SAN FRANCISCO/NEW YORK (Reuters) — A U.S. judge on Tuesday blocked President Donald Trump's latest bid to impose restrictions on citizens from several countries entering the United States, which had been set to take effect this week.
The open-ended ban, announced last month, targeted people from Iran, Libya, Syria, Yemen, Somalia, Chad and North Korea, as well as certain government officials from Venezuela. It was the latest version of a policy that had previously targeted six Muslim-majority countries but had been restricted by the U.S. Supreme Court.
The state of Hawaii sued in federal court in Honolulu to block Trump's latest policy directive, arguing that federal immigration law did not give him the authority to impose the restrictions on six of those countries. Hawaii did not challenge entry restrictions relating to North Korea and Venezuela.
U.S. District Judge Derrick Watson in Honolulu had previously blocked Trump's last travel ban in March. In his ruling on Tuesday, Watson said Hawaii is likely to succeed in proving that Trump's latest travel ban violates federal immigration law.
The policy "suffers from precisely the same maladies as its predecessor: it lacks sufficient findings that the entry of more than 150 million nationals from six specified countries would be 'detrimental to the interests of the United States,'" Watson wrote.
The White House and the Justice Department did not immediately respond to a request for comment. At a news briefing, State Department spokeswoman Heather Nauert declined to comment on how it would affect State Department consular operations.
Hawaii Attorney General Doug Chin said in a statement: "Today is another victory for the rule of law."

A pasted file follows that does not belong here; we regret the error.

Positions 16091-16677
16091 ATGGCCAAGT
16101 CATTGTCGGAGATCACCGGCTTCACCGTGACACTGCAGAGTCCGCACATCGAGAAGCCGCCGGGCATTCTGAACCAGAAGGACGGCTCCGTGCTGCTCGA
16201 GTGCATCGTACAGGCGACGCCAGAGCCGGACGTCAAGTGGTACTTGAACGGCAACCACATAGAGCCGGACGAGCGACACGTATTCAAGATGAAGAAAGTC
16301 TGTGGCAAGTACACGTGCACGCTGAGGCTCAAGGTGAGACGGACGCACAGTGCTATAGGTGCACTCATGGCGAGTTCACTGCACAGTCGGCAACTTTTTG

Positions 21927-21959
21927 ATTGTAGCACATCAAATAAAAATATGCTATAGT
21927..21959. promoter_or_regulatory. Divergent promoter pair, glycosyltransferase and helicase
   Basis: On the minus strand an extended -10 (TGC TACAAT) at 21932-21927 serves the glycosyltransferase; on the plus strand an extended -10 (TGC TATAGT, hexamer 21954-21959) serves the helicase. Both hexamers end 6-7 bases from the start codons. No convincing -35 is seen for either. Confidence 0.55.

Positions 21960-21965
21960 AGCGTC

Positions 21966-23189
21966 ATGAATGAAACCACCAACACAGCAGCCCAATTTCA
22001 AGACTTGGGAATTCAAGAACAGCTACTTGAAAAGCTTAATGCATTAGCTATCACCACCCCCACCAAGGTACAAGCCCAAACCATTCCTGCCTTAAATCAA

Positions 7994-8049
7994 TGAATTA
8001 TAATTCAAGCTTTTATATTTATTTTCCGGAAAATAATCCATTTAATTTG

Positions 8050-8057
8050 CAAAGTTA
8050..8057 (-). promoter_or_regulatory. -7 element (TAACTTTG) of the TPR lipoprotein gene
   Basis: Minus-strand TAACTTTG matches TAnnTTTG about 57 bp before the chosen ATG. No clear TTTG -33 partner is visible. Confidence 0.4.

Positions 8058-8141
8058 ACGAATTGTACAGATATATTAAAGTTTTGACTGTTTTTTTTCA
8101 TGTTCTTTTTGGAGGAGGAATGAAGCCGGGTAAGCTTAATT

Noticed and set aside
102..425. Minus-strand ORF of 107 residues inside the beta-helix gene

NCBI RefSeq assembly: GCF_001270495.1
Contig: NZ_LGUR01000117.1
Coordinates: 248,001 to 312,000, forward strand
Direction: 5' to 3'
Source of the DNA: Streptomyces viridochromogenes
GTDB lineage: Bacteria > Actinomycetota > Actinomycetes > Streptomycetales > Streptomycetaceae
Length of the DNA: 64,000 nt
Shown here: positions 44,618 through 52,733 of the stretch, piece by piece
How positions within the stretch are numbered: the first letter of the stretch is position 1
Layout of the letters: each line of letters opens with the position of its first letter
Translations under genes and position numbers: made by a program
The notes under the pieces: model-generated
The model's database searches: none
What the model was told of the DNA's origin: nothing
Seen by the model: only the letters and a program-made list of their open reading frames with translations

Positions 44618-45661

As a candidate, Trump had promised "a total and complete shutdown of Muslims entering the United States."
In announcing the newest travel restrictions, the White House had portrayed them as necessary consequences for countries that did not meet new requirements for vetting of immigrants and issuing of visas. Those requirements were shared in July with foreign governments, which had 50 days to make improvements if needed, the White House said.
A number of countries made improvements by enhancing the security of travel documents or the reporting of passports that were lost or stolen. Others did not, sparking the restrictions.
Immigrant advocacy groups cheered the Hawaii ruling.
"We're glad, but not surprised, that President Trump's illegal and unconstitutional Muslim ban has been blocked once again," said Omar Jadwat, director of the American Civil Liberties Union Immigrants Rights Project, in a statement.
The ACLU and other groups have filed separate challenges to Trump's policy in a Maryland federal court. A ruling is still pending.
In the Hawaii case, Watson said the ban's national security rationale is undermined by the fact that it is not known how the president settled on the countries designated by the ban.
Watson also said the proclamation likely runs afoul of a prohibition in immigration law on nationality-based discrimination in issuing visas.